Wednesday, 17 October 2018


Sweet Chestnut Castanea sativa
A good season for Nature's fruits, including apples, plums, pears, chestnuts, beech mast, acorns and much more to be found in great quantities in forests, orchards and meadows. Wild animals have pletny to eat this autumn!
Autumn colours in the Dinaric forests of Trnovski gozd (Trnovo forest), featuring beech Fagus sylvatica, sycamore Acer pseudoplatanus & silver fir Abies alba.
Tinder Fungus Fomes fomentarius (bracket fungi) in a forest reserve in Trnovski gozd.
Autumn Emperor Moth Perisomena caecigena, Karst edge near Rakitovec. 
A large moth inhabiting open oak woodland and emerging as an adult in autumn.
Hyssop Hyssopus officinalis, Karst edge near Rakitovec.
Goldilocks Aster Aster linosyris (Galatella linosyris), Slovenian Istria.
Smoke Bush Cotinus coggygria, Karst near Rakitovec.
Praying Mantis Mantis religiosa, Karst near Rakitovec.

Autumn is in full swing with its magic colours, despite some unusually hot temperatures and prolonged periods of sunny weather. At the moment we're co-leading a trip to Istria in NW Croatia, so not much time to write a proper post. Instead just a couple of recent photos from the Karst region with some of its typical season's representatives. A week or so ago, when we headed to Trnovski gozd (Trnovo forest) to enjoy the autumn colours of the Dinaric forests, we were dragged into the forest by the loud calls of a Nutcracker Nucifraga caryocatactes and observed a Ural Owl Strix uralensis being mobbed by the noisy corvid! An amazing scene you don't witness every day! Hopefully more interesting autumn wildlife to come in the next week... stay tuned.

Tuesday, 9 October 2018

October Forest Birding Tour

We are back after a long weekend's guiding a group of birders in the forest of Notranjska in southern Slovenia. Our base was in Loška dolina from were explored the forests of Snežnik and Javorniki on a daily basis. We also checked the temporary karstic lake of Cerknica, which was almost completely dry and therefore devoid of birds. On the last day we also visited the coastal wetland of Škocjanski zatok for a few more waterbirds. The group returned home very happy with almost all targets seen.
The tour's focus were forest owls, especially Ural and Pygmy and the rare woodpeckers that become active at this time of the year, before the arrival of winter. We saw Ural Owl Strix uralensis on a daily basis, including a pair and 2 single males, for a total of 4 individuals. One particular bird that gave excellent views was spotted at the side of a forest road, while it was in "hunting mode" and remained in full view for quite a while (last pic below & top of the post). Most importantly, all the owls were seen without disturbing them with the use of playbacks.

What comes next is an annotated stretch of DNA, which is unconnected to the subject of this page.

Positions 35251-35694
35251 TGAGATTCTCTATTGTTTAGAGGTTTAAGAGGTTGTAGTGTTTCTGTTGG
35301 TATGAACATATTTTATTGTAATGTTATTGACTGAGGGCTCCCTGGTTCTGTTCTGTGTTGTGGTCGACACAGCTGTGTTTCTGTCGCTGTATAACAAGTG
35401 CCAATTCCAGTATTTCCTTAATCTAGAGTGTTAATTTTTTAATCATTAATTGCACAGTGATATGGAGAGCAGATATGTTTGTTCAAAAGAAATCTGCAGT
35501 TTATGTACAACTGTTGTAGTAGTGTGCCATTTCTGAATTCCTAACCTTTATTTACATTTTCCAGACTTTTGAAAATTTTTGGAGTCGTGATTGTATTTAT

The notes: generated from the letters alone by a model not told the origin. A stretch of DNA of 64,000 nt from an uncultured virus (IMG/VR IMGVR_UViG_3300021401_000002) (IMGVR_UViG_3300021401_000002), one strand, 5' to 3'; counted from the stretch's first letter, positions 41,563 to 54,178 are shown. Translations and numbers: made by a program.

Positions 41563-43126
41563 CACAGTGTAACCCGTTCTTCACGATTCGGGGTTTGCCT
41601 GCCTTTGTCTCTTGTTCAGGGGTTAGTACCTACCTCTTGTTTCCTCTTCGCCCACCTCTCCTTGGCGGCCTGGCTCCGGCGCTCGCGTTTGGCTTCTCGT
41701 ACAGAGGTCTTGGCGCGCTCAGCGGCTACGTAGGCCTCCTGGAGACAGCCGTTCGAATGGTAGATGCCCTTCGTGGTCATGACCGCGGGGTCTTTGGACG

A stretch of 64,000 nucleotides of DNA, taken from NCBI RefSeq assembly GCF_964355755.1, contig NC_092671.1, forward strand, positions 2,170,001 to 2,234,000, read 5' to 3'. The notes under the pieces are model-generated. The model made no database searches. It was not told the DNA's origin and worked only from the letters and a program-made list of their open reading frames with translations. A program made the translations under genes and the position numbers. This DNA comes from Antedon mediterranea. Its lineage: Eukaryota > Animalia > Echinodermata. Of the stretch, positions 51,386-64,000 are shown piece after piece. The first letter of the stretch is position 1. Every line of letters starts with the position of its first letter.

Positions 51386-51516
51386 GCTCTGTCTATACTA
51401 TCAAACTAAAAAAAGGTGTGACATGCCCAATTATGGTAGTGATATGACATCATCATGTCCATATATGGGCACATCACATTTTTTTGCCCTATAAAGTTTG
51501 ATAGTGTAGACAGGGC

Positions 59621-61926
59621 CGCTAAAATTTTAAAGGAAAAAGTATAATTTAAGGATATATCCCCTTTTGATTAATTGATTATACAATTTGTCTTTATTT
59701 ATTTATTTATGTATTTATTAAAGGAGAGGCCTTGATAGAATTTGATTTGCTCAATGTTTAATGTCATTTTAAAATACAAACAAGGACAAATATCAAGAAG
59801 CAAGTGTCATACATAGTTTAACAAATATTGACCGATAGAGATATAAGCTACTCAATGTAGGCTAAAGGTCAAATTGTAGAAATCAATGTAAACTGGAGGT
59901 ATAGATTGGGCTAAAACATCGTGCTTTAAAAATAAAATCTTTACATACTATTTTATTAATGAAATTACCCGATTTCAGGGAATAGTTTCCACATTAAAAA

Ural Owl Strix uralensis

For the participants, perhaps even more exciting, or at least as exciting as the Ural Owls, was a fabulous Pygmy Owl Glaucidium passerinum that we initially heard on the first day and then also managed to see on the last. It was quite hard work though and the group stated that the guide was simply good enough to locate the calling owl and to spot it in the distance. :-)
We watched this diminutive and rare forest owl through our scopes for at least half an hour or so, before it decided to fly off, never to be seen again. A truly magic encounter!

Pygmy Owl Glaucidium passerinum
Habitat of the Pygmy Owl & Three-toed Woodpecker

Next were the woodpeckers. While having lunch on a forest glade on the Snežnik plateau we heard the distinctive "chek" of a Three-toed Woodpecker Picoides tridactylus and located a beautiful male, feeding on spruce trees around our pic-nic site. Another Three-toed Woodpecker, this time a female, also distracted us while we were listening to and looking for the Pygmy Owl. We also enjoyed good views of a male Grey-headed Woodpecker Picus canus, heard a Middle Spotted Woodpecker Dendrocopos medius and saw & heard several Black Woodpeckers Dryocopus martius. Even if we checked several sites for White-backed Woodpecker Dendrocopos leucotos, this rare species eluded us this time.

Three-toed Woodpecker Picoides tridactylus

Among other forest birds we enjoyed daily encounters with common species like Crossbill Loxia curvirostra, Bullfinch Pyrrhula pyrrhula, Treecreeper Certhia familiaris, Willow Tit Poecile montanus, as well as large flocks of Chaffinches Fringilla coelebs feasting on fallen beech mast along the forest roads. Within Chaffinch flocks we also spotted the first Bramblings Fringilla montifringilla of the autumn while small flocks of Siskins Carduelis spinus were flying overhead. A single Redwing Turdus iliacus was also an autumn's first. In the sky some large flocks of migrating Woodpigeons Columba palumbus (up to 150-200 birds at a time) were heading south, as were a few residual House Martins Delichon urbicum.
Mammals included a few rutting Red Deer Cervus elaphus stags (heard only) as well as about 5 individuals seen along forest roads. Some dark-morph Red Squirrels Sciurus vulgaris added a bit of atmosphere to the conifer forests. This time we didn't see any Brown Bears Ursus arctos, but their droppings, full of beech mast shells, were literally on every forest road.
In the forests we also enjoyed the beautiful autumn colours of changing leaves, especially those of beech Fagus sylvatica, which are now turning yellow and orange. Despite the rather dry autumn season and the lack of fresh fungi, we nevertheless found two interesting species: Cauliflower Fungus Sparassis crispa and the rare Hericium alpestre, growing on dead conifer wood.

Crossbill Loxia curvirostra
Dropping of Brown Bear Ursus arctos on a forest road, not far from lake Cerknica.
Cauliflower Fungus Sparassis crispa
Tinder Fungus Fomes fomentarius & Porcelain Fungus Oudemansiella mucida
Hericium alpestre
Autumn colours in the Dinaric forests.
Two views on mount Snežnik.

As we already mentioned, the Cerknica lake was almost devoid of birds and the only interesting species we saw were some Great Grey Shrikes Lanius excubitor, a Kingfisher Alcedo atthis and a Water Rail Rallus aquaticus. A stop at the river Unica on Planinsko polje produced a nice pair of Dippers Cinclus cinclus and several Grey Wagtails Motacilla cinerea.